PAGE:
Léonie Sonning Talent Prize 2018
The broad-shouldered prisoners were my best audience ever
Kern Westerberg lives with three other musicians in an apartment at Jakob Gade student residence in Copenhagen. The residence has a rehearsal room to use if you need a little more space, but as all residents are musicians, nobody complains about noise from the rehearsal room.
Kern is used to sharing a home with many musicians as they were four violinists in his childhood home. Kern and his three siblings have all played from a very young age – led by his older sister Neel, who is a music teacher today. Little sister Kirse is studying at the Royal Danish Academy of Music in Aarhus and Kern attends the soloist class in Copenhagen. Kern’s twin brother, Birk, stopped his violin studies after his bachelor 18 months ago and is now pursuing a career in the army.
It was older sister Neel who started playing the violin at Steinerskolen when she was a little girl. She continued at the Aarhus Music School and soon after her three siblings followed suit. Kern and his twin brother Birk learned to play the violin according to the Suzuki method at age four at Aarhus Music School.
They were introduced to music at an early age through listening to tapes with the story about Hugo, the Fox and Yvette, the Raccoon on new adventures.
It was an amazing story with small pieces of Mozart, Carl Nielsen and the like in-between. The music was played by flute and piano. We listened to it so many times and it is a very dear musical memory to us, says Kern Westerberg.
The two brothers participated at age 9 in Berlingske’s Music Competition and played in this connection a final concert at the Tivoli Concert Hall. The year after, Kern won a local competition in Aarhus where the prize was about DKK 9,000, which was paid in cash.
I recall driving home in the car with all that money in my hand – an absurd amount to me – and then I thought; okay, it’s a lot of fun after all, says Kern.
He was accompanied by a group of friends through the Suzuki system. Music tied them together, but when they were at courses, they would rather play football than violin. Still, it made Kern think: “Okay, if you want to be with those friends, you need to practise. If you want these experiences, you have to attend classes”.
It became a ‘quid pro quo feeling’. For many years. I gradually became more serious and started to focus on where I wanted to go, says Kern and continues: I have never felt that I had to take a break from music because it has always been there somewhere when I was not in school. I felt that it is meaningful. I have never thought about doing something entirely different like my brother, says Kern.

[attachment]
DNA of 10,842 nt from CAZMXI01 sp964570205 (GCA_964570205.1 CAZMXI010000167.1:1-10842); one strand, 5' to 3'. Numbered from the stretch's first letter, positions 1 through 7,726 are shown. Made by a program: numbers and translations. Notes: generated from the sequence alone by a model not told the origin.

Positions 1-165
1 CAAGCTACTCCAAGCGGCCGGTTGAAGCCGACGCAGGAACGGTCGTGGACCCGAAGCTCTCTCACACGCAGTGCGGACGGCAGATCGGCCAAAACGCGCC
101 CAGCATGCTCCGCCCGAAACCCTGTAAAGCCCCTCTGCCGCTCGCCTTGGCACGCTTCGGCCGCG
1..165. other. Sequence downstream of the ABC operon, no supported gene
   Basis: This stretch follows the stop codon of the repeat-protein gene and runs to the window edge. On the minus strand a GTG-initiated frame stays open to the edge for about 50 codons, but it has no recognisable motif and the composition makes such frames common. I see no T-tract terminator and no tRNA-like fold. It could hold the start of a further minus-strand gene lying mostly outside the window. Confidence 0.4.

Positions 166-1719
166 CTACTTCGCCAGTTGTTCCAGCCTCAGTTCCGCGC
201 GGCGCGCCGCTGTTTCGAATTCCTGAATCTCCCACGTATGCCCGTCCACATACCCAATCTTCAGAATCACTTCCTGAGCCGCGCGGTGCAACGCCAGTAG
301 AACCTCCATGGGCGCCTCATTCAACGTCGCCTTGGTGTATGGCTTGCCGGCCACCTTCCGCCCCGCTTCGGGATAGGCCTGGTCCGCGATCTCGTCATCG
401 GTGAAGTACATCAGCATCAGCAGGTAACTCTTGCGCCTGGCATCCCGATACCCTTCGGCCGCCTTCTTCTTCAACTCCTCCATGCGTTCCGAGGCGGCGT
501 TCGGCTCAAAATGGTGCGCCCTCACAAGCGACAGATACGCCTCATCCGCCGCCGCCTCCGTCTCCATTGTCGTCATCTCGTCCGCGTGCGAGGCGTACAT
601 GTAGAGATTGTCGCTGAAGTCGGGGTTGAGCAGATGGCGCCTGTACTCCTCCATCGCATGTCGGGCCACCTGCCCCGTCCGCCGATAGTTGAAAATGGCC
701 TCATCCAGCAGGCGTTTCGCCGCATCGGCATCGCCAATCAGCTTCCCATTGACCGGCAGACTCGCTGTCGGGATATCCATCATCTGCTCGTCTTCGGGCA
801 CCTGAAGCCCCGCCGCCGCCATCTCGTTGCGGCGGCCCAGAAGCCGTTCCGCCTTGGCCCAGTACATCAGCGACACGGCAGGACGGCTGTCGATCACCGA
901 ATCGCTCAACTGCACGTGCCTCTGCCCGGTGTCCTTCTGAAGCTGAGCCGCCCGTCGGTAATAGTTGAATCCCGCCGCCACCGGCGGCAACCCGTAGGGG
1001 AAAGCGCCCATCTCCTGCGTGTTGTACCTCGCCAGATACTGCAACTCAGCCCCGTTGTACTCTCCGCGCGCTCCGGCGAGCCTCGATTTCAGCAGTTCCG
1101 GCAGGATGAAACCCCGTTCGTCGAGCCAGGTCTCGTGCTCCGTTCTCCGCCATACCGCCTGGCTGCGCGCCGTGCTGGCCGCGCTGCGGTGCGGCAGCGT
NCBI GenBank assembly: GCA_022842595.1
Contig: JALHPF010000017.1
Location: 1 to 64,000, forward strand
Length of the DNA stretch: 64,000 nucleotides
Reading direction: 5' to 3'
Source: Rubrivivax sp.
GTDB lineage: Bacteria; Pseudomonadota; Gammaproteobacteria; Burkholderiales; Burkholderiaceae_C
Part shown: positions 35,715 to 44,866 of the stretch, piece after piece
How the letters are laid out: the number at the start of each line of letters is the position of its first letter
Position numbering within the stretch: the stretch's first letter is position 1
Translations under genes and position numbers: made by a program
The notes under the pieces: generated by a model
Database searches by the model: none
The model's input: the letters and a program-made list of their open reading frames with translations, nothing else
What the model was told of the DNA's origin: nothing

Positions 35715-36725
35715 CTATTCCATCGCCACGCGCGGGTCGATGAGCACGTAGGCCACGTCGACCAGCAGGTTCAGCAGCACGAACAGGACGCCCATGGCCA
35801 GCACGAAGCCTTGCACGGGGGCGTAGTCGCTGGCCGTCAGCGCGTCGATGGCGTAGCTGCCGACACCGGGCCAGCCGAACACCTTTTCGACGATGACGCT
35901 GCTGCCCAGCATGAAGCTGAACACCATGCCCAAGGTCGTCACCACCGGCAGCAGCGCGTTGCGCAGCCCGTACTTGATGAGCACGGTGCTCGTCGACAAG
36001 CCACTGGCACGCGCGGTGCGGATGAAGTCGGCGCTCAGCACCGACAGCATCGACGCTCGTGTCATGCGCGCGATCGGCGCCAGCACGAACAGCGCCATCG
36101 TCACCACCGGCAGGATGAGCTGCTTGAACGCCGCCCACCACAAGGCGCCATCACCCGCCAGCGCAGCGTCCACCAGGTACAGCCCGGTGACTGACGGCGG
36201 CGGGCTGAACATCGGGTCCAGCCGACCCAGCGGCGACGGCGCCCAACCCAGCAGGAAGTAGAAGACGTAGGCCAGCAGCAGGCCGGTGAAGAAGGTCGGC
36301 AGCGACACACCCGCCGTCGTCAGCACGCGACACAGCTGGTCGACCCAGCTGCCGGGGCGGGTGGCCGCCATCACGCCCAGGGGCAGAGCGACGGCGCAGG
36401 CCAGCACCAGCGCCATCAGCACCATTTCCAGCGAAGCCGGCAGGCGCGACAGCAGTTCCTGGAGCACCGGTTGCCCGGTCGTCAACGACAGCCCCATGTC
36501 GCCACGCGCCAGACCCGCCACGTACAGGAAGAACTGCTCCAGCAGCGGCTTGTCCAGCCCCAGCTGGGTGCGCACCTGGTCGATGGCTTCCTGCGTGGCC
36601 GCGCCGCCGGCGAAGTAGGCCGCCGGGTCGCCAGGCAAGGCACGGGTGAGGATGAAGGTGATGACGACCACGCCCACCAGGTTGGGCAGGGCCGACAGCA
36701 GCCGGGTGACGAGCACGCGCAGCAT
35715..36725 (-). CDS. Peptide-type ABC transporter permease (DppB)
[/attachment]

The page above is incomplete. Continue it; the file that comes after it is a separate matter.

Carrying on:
Often, when Kern participates in music festivals, there is an event in the programme where the musicians go to play in hospitals, kindergartens, prisons or in other places where people do not normally have access to live classical music. Most recently, it was in Spain where Kern played with an octet in a prison.
I expected to be killed within five minutes but after the concert where we were had played Bruch’s Octet, one of the broad-shouldered prisoners who had looked very threatening came up to me and gave me a bunch of paper flowers which he had made himself. He told me that the second movement had brought back memories of his parents’ home and how it was when he was a child. It was a very strong experience and one of the best audiences I’ve ever had.
Kern is dreaming about a future where he can be so privileged that he does not have to play music for money but for the sake of music.
You can always take a job where you may earn a lot of money without being dedicated. I prefer not to do so. I rather want to delve into something and choose the things I feel for. You can play at Carnegie Hall, but if you don’t’ have a feeling for it, never mind, says Kern.
Kern Westerberg in brief
Born in Aarhus 1993. Kern Westerberg started playing the violin at the age of four at Aarhus Music School. In 2012, he moved to Stockholm to study at the prestigious Royal College of Music at Edsberg Castle. Kern is now studying in the soloist class at the Royal Danish Academy of Music.
At age 12, Kern Westerberg performed before the Danish National Symphony Orchestra and the Danish National Chamber Orchestra and has since then played with a variety of orchestras, professional and amateur orchestras. Today, he is very active especially as a chamber musician and plays regularly at chamber music festivals all over Scandinavia. Kern Westerberg plays a G. Grancino 1697, on loan from the Augustinus Foundation.
How Kern will use the scholarship from the Léonie Sonning Music Foundation
Kern will use the scholarship from the Léonie Sonning Music Foundation to buy a new violin bow.